how helocs are changing

Rising interest rates

The Federal Reserve raised interest rates by a quarter of a percentage point in December 2017, up to 1.5% from 1.25%. More rate hikes are expected to come later this year, although there’s some debate as to how much or how many. Even with just one rate hike in December, that quarter of a percent was enough to push HELOC rates up as well.

Where in October 2017 the average rate on a $30,000 HELOC was 5.39% according to LendEDU. When you look at today in the increasing rate environment, that average has risen. By mid-March, the average HELOC rate pushed close to 5.70%. If overall rates continue to rise, this figure would be expected to rise accordingly.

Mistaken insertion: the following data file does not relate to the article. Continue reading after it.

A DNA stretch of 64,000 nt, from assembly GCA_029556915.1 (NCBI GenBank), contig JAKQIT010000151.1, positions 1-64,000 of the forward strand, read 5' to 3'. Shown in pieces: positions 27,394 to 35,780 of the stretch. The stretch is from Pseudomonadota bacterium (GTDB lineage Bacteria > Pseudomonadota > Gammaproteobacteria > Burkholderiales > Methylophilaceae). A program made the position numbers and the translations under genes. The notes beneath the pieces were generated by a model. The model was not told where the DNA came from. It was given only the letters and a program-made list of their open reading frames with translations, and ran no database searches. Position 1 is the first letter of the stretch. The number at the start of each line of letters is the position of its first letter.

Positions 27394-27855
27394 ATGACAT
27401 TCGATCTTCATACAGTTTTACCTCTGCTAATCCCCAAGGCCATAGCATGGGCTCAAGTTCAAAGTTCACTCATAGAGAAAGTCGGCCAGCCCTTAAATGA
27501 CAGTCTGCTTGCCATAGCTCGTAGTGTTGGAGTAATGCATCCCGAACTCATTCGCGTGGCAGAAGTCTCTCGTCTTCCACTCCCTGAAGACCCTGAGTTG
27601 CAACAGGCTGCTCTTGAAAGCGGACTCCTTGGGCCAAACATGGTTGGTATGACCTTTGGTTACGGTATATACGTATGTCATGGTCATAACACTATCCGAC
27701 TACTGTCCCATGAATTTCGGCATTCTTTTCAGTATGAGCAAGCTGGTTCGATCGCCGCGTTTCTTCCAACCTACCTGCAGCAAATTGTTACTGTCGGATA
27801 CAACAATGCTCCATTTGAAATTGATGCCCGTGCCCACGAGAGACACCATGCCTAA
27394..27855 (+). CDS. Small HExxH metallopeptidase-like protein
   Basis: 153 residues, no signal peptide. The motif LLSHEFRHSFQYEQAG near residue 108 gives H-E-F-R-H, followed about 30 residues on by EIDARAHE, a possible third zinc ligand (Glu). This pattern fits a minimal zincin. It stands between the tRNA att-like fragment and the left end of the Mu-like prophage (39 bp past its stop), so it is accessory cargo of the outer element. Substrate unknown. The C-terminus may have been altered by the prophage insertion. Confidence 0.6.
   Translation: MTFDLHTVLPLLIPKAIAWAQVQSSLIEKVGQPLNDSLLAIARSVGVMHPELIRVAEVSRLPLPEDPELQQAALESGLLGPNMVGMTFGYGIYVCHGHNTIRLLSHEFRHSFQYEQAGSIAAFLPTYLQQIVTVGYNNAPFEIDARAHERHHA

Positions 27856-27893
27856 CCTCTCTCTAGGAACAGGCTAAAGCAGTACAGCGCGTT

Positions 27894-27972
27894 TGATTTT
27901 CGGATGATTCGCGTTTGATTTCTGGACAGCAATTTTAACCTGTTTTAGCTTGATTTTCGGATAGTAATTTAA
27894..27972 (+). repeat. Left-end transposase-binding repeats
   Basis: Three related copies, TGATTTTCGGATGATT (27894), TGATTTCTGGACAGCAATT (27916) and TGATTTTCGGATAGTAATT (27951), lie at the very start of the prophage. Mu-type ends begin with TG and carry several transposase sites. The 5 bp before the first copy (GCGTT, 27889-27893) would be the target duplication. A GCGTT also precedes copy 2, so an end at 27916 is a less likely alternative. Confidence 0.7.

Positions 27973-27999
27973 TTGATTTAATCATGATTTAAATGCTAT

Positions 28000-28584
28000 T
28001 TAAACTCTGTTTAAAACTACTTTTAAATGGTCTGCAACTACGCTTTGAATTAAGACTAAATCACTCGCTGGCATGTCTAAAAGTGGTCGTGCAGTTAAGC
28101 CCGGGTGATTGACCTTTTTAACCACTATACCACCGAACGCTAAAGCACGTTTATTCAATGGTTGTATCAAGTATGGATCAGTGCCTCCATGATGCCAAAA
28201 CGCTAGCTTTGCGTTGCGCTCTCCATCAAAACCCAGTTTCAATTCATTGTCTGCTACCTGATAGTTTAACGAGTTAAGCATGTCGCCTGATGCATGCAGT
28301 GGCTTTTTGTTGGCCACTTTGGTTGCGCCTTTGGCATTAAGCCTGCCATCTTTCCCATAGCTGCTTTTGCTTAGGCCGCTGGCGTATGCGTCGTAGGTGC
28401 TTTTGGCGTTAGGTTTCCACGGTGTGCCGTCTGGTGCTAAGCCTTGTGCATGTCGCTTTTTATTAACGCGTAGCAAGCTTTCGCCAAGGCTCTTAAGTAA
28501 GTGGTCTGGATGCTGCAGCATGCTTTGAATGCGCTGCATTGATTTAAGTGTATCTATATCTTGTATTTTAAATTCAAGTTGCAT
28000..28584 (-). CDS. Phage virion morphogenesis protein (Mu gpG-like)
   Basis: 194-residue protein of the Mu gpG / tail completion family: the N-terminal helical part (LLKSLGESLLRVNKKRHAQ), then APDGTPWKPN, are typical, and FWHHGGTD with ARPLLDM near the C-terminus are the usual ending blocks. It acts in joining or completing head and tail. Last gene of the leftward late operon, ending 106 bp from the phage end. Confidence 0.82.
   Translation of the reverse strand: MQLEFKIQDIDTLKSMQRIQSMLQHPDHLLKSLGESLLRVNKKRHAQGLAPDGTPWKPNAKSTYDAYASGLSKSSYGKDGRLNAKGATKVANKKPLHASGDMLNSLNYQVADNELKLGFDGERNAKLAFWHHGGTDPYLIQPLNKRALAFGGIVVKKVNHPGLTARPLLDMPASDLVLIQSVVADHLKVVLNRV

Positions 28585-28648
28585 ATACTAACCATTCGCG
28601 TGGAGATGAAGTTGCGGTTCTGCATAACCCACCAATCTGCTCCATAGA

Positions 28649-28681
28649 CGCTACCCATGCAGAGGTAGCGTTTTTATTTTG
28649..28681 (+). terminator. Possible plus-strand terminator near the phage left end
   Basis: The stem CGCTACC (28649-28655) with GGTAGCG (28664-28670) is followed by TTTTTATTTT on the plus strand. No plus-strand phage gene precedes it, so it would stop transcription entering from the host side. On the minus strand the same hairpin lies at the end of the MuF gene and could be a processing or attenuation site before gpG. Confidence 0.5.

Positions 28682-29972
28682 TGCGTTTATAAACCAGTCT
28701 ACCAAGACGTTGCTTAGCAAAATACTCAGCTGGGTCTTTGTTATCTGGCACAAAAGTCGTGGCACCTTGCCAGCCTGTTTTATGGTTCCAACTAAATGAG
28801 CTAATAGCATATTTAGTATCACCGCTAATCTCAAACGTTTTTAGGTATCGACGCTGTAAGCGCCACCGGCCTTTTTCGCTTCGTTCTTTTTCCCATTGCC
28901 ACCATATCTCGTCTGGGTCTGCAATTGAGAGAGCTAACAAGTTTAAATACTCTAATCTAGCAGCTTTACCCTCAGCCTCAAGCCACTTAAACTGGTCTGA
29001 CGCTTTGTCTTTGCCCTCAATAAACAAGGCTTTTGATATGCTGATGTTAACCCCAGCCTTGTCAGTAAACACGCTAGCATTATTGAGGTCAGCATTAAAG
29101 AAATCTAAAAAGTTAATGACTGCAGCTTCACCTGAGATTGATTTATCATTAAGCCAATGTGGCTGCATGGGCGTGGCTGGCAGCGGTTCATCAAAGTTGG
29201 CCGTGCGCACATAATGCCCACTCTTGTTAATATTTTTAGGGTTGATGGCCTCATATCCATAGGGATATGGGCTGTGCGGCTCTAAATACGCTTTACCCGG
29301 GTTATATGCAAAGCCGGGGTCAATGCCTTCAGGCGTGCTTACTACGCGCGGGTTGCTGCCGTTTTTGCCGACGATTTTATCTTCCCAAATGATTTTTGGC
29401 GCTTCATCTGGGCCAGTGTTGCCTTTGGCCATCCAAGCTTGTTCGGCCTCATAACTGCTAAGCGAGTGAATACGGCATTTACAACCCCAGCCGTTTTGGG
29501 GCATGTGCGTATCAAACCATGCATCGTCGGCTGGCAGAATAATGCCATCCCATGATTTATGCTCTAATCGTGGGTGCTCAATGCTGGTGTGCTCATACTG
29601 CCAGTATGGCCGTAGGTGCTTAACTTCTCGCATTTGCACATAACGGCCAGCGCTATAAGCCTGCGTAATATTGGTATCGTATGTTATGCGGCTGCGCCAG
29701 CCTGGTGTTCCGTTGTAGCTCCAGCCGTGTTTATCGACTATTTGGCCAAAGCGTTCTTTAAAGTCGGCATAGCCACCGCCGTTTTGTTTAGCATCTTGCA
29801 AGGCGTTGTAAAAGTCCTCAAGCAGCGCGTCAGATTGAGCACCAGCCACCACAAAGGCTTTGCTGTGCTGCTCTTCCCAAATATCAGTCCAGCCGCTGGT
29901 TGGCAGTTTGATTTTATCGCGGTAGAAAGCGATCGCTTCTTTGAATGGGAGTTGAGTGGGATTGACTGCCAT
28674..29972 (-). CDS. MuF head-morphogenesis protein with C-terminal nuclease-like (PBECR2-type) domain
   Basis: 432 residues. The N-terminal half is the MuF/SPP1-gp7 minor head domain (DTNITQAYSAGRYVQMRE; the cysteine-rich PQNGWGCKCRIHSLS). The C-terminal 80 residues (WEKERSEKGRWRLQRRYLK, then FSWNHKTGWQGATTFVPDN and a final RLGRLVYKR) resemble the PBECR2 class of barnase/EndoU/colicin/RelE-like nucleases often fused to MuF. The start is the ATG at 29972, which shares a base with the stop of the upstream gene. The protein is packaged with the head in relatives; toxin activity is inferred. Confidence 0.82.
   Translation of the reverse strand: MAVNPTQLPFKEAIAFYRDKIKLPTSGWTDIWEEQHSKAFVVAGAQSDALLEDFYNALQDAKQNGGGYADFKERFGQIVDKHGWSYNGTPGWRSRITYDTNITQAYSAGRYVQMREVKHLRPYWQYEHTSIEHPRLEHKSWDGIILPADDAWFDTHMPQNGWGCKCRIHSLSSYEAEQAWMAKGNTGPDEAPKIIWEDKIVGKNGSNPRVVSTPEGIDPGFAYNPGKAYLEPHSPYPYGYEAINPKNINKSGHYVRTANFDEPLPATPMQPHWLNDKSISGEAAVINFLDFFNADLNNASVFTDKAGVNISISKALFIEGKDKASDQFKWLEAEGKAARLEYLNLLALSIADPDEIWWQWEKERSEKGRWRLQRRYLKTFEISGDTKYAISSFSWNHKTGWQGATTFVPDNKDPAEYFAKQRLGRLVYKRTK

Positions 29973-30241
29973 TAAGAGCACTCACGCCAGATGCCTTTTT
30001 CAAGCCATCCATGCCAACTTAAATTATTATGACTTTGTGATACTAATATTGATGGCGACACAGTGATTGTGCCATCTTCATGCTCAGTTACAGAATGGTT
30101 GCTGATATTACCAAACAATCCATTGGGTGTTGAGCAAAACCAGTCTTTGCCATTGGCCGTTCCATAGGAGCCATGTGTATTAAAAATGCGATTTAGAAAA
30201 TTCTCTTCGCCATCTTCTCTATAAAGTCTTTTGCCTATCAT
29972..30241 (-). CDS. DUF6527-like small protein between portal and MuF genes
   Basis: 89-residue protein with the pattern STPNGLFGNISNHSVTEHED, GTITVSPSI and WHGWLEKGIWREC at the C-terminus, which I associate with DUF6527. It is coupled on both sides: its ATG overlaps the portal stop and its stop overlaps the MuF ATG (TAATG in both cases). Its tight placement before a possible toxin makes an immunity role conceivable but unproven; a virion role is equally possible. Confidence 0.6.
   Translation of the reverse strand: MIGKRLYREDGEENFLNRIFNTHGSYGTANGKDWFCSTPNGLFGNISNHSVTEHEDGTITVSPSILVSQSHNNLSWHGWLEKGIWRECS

That’s significant because HELOCs only have a 5- or 10-year “draw period,” during which funds can be taken out, repaid, and taken out again. Once the draw period is up, the line of credit shifts into a product more like a loan, in which standard repayment terms apply—and interest only payments suddenly turn to more traditional interest/principal payments. Homeowners with existing variable-rate HELOCs will see not only a payment amount increase due to the end of the draw period, but exponential growth due to higher rates on that outstanding balance.